Boulders in Bozeman
I say that recreational interests have erupted in the past thirty to forty years. But you ask what a 20 year old knows about the last forty years. In my defense, I draw from forty years of outdoor experience. My dad’s experience. Over four decades ago, he started camping out and backpacking. That led to rock climbing, ice climbing and extended backpack trips (try 175 days!). Mountaineering and other adventures followed.
Back in the 70s, when my dad was first backpacking, he was part of a tiny minority. At the end of that decade, he joined an even smaller group: ice climbers. When my parents hiked the Continental Divide from Mexico to Canada, one third of their route has trail-less map-and-compass navigation through the wilderness.Few people backpacked at all. Compare that to the present.The Continental Divide has become a backpacker’s highway (but not a freeway, like the Appalachian Trail). Backpackers abound. Summer weekends bring hordes of climbers to all the crags. Finding another party’s tool placements in an ice fall is not uncommon. REI is the Wal-Mart of outdoor sports, bringing consumerized outdoor gear to the masses. And the masses climb rock and ice, backpack, go on mountaineering expeditions, and all the rest. Don’t get me wrong – increased interest in outdoor recreation is great. I just wanted to illustrate the change which has taken place.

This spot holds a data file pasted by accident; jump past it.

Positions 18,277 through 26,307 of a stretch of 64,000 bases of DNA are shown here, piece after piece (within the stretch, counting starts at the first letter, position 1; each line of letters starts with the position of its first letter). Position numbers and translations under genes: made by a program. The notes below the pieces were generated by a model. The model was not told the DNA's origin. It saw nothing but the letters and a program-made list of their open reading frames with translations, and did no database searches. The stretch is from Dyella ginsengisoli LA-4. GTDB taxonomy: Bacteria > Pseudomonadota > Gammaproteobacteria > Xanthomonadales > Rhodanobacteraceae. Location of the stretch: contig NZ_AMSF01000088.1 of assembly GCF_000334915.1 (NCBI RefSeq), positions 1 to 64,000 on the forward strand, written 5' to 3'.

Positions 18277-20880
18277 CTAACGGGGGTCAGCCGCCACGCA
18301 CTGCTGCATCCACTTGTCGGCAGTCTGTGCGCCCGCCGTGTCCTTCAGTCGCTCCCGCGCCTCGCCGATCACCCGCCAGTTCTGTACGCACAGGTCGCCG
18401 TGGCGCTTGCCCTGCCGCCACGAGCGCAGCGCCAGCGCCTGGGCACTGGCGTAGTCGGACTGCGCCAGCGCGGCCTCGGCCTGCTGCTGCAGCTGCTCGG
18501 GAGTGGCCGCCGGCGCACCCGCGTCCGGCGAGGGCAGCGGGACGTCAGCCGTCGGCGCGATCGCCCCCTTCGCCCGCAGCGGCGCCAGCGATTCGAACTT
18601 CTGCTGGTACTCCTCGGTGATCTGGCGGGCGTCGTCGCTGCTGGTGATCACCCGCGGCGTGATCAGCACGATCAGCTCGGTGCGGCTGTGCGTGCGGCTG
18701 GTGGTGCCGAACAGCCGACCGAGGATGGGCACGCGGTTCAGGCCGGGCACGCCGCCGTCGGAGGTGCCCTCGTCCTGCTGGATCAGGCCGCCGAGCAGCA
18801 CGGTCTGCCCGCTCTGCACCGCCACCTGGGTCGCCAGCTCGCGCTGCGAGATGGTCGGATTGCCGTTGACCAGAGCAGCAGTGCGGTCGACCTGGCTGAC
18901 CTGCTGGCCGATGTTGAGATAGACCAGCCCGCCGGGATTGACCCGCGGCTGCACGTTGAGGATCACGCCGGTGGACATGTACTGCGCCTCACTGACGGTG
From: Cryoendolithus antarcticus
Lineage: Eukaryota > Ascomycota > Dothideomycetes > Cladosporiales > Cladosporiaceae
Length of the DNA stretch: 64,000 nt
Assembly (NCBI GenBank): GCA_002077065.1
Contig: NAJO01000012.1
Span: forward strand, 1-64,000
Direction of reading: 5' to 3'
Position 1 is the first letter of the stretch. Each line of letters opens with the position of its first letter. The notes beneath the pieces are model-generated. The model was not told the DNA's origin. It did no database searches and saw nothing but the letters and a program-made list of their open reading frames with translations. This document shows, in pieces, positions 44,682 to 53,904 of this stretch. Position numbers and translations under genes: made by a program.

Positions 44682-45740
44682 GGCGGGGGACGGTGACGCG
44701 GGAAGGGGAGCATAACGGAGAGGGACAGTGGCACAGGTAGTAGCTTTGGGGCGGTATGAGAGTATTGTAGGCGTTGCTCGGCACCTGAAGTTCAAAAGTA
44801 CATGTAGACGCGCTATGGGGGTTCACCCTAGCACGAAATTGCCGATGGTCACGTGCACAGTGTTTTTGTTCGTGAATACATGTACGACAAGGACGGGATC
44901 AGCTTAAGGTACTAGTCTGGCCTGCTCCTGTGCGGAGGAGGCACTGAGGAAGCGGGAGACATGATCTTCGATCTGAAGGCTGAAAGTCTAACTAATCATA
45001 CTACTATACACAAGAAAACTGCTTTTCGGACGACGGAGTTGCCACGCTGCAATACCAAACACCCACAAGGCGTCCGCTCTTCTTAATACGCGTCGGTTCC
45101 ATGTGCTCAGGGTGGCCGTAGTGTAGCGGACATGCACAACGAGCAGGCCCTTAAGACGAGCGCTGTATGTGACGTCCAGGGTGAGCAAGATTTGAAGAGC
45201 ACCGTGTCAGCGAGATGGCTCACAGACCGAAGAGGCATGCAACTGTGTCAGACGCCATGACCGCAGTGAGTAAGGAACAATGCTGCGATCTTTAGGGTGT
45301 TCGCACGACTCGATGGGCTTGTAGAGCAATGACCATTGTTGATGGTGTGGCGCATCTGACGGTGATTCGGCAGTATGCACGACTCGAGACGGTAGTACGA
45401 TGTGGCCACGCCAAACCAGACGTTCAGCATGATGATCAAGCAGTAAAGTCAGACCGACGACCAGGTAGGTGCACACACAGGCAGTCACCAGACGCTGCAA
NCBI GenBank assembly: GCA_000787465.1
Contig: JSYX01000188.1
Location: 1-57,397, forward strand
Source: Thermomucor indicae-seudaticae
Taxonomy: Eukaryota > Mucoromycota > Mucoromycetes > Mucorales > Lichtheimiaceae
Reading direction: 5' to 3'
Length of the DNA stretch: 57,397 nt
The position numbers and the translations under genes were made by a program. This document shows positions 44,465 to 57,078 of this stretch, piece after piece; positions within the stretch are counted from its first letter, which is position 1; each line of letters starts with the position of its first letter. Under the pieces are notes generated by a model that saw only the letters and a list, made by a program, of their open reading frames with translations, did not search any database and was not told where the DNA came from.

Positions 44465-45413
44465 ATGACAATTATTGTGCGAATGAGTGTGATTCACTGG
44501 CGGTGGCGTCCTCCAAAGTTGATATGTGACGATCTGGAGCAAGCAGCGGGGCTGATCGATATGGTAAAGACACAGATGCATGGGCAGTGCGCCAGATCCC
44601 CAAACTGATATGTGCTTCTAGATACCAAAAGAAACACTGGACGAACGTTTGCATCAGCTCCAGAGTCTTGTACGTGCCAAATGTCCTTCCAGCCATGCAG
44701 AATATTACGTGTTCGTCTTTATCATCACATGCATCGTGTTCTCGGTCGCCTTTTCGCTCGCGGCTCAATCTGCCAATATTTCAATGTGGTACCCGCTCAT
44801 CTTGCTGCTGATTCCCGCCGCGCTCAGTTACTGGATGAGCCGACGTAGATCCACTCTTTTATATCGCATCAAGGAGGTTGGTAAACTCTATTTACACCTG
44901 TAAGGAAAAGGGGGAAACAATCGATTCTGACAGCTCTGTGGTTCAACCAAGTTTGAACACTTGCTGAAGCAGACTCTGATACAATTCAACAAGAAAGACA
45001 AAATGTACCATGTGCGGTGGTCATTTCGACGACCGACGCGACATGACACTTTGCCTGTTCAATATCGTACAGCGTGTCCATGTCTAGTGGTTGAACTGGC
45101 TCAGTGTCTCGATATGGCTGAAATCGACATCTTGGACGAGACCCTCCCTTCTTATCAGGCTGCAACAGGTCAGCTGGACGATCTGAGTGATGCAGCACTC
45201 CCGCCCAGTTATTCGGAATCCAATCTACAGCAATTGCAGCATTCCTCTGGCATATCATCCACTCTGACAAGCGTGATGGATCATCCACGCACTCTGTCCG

I enjoyed one of the benefits of this change last week. In Bozeman Montana, someone had the bright idea to build a series of small playgrounds catering to this ever growing population of outdoor enthusiasts. Five or so concrete “boulders” have been placed in parks throughout Bozeman. And truth be told, these boulders are a great place to hang out and practice a bit of climbing. Thirty years ago, only a tiny segment of the population would have been interested in these. But today, there are enough climbers around that the boulders see a fair amount of use.
I have yet to visit all five boulders, but of the three I have visited, each one is different, requiring different technique to climb. Some have finger and hand cracks, others feature large overhangs. My favorite boulder included a wide variety of holds: little ledges, finger holes, knobs – great for laybacks and friction holds – and a comforting selection of buckets. Buckets are big, deep, bombproof holds. Buckets induce relief on a tough climb.
The increased interest in climbing over the last few decades is fairly noticeable, but if this kind of playground becomes common, I can see kids ditching swings and monkey bars for these boulders. Think how many climbers we could have in another forty years.